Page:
Cara Delevingne talks Suicide Squad in W's June/July issue

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Go Behind the Scenes with Cara Delevingne

When Cara Delevingne was a child, she dreamed of being Spider-Man. "It was the sense of dressing up and feeling really tough," Delevingne said on a beautiful spring day in New York. She had arrived at the W photo shoot directly from the airport, having flown in early that morning from Las Vegas, where her new film, Suicide Squad (out August 5), was on the lineup at CinemaCon, an annual industry event that celebrates all things major and upcoming in the movie business. In Suicide Squad, which is based on the darkest of the DC Comics, a gang of sociopathic archvillains unite to complete a highly classified government mission. It features an all-star cast, including Margot Robbie, Will Smith, Ben Affleck, and Jared Leto, who, as the Joker, took his character to Method Acting extremes: He powdered his skin, dyed his hair multiple shades, and sent his fellow actors gifts such as sticky copies of Playboy, anal beads, and what appeared to be a used condom.

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Cara Delevingne for W Magazine
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Cara Delevingne talks Suicide Squad in W's June/July issue

Cara Delevingne for W Magazine.

Photo: Mario Sorrenti

Cara Delevingne for W Magazine.

Photo: Mario Sorrenti

Cara Delevingne for W Magazine.

Photo: Mario Sorrenti

Cara Delevingne for W Magazine.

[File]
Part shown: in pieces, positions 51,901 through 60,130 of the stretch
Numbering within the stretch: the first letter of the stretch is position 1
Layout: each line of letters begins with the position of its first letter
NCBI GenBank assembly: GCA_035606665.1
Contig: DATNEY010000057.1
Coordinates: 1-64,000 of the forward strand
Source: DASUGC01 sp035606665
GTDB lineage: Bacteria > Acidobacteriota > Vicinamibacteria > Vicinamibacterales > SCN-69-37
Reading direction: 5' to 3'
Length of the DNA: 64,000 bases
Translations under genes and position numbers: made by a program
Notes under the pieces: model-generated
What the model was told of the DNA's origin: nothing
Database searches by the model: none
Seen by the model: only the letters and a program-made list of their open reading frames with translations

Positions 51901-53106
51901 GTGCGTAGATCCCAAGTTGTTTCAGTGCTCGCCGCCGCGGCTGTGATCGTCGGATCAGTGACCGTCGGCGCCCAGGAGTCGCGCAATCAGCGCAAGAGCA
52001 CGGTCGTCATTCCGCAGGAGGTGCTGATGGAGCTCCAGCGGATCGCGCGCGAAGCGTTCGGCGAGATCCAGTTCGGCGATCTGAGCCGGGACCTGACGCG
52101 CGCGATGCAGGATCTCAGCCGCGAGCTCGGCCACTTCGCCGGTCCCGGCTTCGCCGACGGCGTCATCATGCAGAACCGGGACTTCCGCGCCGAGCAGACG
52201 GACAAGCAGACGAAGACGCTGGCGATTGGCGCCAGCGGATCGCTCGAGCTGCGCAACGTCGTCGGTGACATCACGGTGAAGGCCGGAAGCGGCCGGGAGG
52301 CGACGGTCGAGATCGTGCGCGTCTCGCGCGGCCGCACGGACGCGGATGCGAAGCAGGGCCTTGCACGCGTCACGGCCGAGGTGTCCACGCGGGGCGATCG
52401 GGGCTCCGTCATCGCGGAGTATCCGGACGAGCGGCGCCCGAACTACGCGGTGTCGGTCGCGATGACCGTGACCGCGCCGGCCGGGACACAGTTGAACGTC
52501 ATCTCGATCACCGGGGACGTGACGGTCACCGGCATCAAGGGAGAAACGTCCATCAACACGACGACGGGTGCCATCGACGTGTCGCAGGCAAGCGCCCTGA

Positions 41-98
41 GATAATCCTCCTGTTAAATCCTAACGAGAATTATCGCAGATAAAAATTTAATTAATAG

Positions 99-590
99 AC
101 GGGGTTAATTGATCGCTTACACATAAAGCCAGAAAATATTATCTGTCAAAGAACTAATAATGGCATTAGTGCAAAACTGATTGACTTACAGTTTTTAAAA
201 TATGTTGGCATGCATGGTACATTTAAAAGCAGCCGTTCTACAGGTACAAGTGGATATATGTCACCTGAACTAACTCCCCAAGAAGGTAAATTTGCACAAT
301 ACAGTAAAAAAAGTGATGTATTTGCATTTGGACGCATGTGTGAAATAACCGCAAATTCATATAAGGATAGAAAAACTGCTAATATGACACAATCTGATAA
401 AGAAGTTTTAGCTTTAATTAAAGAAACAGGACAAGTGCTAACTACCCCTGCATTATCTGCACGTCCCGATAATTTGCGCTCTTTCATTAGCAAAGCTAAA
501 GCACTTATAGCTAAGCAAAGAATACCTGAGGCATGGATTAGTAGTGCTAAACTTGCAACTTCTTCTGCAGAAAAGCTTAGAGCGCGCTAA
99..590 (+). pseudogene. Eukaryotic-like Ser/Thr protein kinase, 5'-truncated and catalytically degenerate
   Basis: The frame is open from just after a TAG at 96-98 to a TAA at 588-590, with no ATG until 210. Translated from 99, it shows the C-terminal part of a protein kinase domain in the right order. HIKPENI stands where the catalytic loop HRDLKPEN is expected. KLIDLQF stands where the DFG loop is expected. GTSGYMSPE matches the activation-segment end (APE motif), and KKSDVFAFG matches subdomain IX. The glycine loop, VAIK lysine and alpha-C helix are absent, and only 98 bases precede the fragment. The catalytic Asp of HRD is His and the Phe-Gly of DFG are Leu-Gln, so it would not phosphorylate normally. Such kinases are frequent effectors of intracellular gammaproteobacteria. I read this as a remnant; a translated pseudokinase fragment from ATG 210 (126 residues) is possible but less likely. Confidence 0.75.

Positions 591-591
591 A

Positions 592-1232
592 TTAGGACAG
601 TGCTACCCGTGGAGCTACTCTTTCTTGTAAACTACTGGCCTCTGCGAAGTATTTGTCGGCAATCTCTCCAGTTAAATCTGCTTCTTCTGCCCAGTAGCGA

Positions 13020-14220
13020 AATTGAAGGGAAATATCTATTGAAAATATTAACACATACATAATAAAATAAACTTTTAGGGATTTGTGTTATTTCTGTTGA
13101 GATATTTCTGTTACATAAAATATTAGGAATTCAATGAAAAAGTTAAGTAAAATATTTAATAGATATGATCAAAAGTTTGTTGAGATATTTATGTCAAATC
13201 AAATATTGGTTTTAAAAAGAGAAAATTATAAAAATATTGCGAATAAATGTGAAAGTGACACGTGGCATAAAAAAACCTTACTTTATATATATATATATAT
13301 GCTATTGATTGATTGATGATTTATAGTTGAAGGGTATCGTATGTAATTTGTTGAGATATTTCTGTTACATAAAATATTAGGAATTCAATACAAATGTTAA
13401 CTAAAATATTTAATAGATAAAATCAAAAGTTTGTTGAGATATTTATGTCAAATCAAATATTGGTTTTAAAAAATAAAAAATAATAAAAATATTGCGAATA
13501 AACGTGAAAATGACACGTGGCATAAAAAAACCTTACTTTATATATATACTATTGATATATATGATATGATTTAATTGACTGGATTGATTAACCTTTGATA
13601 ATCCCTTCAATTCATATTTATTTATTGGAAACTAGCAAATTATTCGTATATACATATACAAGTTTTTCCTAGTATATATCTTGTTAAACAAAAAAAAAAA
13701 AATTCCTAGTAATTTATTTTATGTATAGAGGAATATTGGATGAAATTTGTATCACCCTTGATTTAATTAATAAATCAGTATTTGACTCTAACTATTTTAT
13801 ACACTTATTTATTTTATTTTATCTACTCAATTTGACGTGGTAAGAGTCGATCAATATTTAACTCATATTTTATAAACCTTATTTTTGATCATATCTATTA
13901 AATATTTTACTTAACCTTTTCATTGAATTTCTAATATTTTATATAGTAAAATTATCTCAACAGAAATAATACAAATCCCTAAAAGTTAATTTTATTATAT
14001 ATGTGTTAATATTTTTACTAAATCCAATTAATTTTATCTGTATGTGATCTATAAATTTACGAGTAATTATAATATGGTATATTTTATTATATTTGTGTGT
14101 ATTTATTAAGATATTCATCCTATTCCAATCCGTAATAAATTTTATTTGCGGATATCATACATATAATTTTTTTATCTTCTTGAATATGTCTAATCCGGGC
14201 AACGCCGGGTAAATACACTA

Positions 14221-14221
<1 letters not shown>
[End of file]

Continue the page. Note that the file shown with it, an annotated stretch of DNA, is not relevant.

Photo: Mario Sorrenti

Cara Delevingne for W Magazine.

Photo: Mario Sorrenti

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Suicide Squad was shrouded in secrecy, but Delevingne could reveal that, like Spider-Man, her character has a double identity. During the day she is Dr. June Moone, a shy scientist in a tightly buttoned suit; by night, she morphs into the wildly seductive Enchantress. Delevingne was still in her travel garb (navy tracksuit, blonde hair tucked into a knit ski cap) and had yet to be transformed for W's camera. "When I was a kid, I always wanted to be other people," she continued. "I went through different stages: I was a few Spice Girls for a while—first Baby, then Sporty, and then Ginger. I was never Posh, because she wore little black dresses, and I didn't want to be that kind of girl. Beyond that, I only dreamed of being male superheroes. Spider-Man, especially, had a cool costume and cool toys. There were not many strong superhero-type women, apart from Wonder Woman—but I didn't want to be a 5-year-old running around in, like, a bikini."

Keep reading Cara's interview over at W.

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